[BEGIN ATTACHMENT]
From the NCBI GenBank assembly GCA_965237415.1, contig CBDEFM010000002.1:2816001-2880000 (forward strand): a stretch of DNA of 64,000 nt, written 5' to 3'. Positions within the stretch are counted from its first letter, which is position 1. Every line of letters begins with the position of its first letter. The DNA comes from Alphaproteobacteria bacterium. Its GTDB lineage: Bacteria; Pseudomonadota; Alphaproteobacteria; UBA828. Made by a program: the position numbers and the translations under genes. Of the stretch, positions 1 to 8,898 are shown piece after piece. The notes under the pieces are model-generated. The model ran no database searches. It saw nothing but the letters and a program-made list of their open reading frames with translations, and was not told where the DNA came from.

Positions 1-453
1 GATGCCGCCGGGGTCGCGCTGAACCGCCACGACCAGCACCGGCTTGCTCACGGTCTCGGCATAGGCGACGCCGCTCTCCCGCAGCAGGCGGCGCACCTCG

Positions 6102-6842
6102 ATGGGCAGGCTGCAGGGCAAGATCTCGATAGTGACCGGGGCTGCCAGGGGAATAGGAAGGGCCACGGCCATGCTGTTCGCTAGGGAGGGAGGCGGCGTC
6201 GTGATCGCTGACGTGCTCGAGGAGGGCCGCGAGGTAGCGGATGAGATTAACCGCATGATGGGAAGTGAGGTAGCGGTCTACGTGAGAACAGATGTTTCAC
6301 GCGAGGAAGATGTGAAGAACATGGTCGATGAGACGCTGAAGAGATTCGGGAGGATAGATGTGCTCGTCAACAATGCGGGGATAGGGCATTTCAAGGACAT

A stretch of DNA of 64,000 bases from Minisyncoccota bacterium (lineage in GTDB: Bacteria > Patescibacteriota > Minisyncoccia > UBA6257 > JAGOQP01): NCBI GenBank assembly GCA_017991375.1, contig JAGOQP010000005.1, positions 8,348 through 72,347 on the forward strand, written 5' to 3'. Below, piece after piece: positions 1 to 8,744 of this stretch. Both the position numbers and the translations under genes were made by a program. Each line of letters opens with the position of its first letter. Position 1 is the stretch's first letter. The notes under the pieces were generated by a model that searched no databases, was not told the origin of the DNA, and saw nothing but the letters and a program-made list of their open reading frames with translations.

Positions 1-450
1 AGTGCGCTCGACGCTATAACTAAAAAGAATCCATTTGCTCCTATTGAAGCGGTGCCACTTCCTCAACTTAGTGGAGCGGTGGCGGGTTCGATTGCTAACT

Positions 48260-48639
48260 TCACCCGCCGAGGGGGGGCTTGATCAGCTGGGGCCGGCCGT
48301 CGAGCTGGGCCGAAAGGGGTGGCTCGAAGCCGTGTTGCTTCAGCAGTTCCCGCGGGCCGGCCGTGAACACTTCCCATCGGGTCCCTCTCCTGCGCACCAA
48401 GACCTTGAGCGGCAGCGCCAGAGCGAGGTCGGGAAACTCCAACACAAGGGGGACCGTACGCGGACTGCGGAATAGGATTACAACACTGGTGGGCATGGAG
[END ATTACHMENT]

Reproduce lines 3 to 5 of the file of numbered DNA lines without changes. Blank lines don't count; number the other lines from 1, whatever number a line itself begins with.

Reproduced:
1 GATGCCGCCGGGGTCGCGCTGAACCGCCACGACCAGCACCGGCTTGCTCACGGTCTCGGCATAGGCGACGCCGCTCTCCCGCAGCAGGCGGCGCACCTCG

Positions 6102-6842
6102 ATGGGCAGGCTGCAGGGCAAGATCTCGATAGTGACCGGGGCTGCCAGGGGAATAGGAAGGGCCACGGCCATGCTGTTCGCTAGGGAGGGAGGCGGCGTC